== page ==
Do Muslim voters prefer Muslim candidates? Co-religiosity and voting behaviour in India. / Heath, Oliver; Verniers, Gilles; Kumar, Sanjay.

In: Electoral Studies, Vol. 38, 06.2015, p. 10–18.

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Do Muslim voters prefer Muslim candidates? Co-religiosity and voting behaviour in India. / Heath, Oliver; Verniers, Gilles; Kumar, Sanjay.

In: Electoral Studies, Vol. 38, 06.2015, p. 10–18.

Research output: Contribution to journalArticle

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Heath, Oliver ; Verniers, Gilles ; Kumar, Sanjay. / Do Muslim voters prefer Muslim candidates? Co-religiosity and voting behaviour in India. In: Electoral Studies. 2015 ; Vol. 38. pp. 10–18.

BibTeX

@article{f52b76c7605540d18f36286018689017,
title = "Do Muslim voters prefer Muslim candidates? Co-religiosity and voting behaviour in India",
abstract = "Does candidate religion influence vote choice? And if so, under what conditions does religion matter? In this contribution we provide the first systematic analysis of the impact of candidate religion on voting behavior in an ethnically divided democracy: Uttar Pradesh, North India. The results from a series of conditional logit models shows that Muslims are more likely to vote for Muslim candidates, but only when those candidates have a realistic chance of winning – there is thus a strong strategic element to their vote calculus. Moreover, there is no evidence that Hindus discriminate against Muslim candidates, or that parties face an electoral penalty for fielding a Muslim candidate.",
author = "Oliver Heath and Gilles Verniers and Sanjay Kumar",
year = "2015",
month = jun,
doi = "10.1016/j.electstud.2015.01.005",
language = "English",
volume = "38",
pages = "10–18",
journal = "Electoral Studies",
issn = "0261-3794",
publisher = "Elsevier BV",

}

RIS

TY - JOUR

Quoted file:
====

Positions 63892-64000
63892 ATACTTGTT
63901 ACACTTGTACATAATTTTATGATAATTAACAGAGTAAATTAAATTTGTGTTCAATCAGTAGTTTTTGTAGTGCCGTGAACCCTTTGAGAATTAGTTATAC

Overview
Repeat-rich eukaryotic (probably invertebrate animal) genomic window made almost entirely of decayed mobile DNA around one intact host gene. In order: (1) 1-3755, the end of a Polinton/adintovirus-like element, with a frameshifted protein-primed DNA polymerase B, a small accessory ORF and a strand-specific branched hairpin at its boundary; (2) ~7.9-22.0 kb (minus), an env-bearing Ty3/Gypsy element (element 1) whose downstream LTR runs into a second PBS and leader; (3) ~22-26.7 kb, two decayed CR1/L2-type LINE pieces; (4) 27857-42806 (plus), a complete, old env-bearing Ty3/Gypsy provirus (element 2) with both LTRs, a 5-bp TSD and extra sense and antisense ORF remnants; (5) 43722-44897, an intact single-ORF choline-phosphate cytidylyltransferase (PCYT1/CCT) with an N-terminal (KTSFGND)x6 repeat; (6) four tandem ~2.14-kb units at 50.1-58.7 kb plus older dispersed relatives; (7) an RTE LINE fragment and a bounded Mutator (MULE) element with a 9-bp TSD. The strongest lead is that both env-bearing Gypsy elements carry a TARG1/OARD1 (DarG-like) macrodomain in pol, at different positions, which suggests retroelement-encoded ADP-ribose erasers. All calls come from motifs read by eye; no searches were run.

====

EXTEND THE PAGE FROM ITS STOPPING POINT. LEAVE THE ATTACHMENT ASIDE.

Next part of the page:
T1 - Do Muslim voters prefer Muslim candidates? Co-religiosity and voting behaviour in India

AU - Heath, Oliver

AU - Verniers, Gilles

AU - Kumar, Sanjay

PY - 2015/6

Y1 - 2015/6

N2 - Does candidate religion influence vote choice? And if so, under what conditions does religion matter? In this contribution we provide the first systematic analysis of the impact of candidate religion on voting behavior in an ethnically divided democracy: Uttar Pradesh, North India. The results from a series of conditional logit models shows that Muslims are more likely to vote for Muslim candidates, but only when those candidates have a realistic chance of winning – there is thus a strong strategic element to their vote calculus. Moreover, there is no evidence that Hindus discriminate against Muslim candidates, or that parties face an electoral penalty for fielding a Muslim candidate.

AB - Does candidate religion influence vote choice? And if so, under what conditions does religion matter? In this contribution we provide the first systematic analysis of the impact of candidate religion on voting behavior in an ethnically divided democracy: Uttar Pradesh, North India. The results from a series of conditional logit models shows that Muslims are more likely to vote for Muslim candidates, but only when those candidates have a realistic chance of winning – there is thus a strong strategic element to their vote calculus. Moreover, there is no evidence that Hindus discriminate against Muslim candidates, or that parties face an electoral penalty for fielding a Muslim candidate.

U2 - 10.1016/j.electstud.2015.01.005

DO - 10.1016/j.electstud.2015.01.005

M3 - Article

VL - 38

SP - 10

EP - 18

JO - Electoral Studies

JF - Electoral Studies

SN - 0261-3794

ER -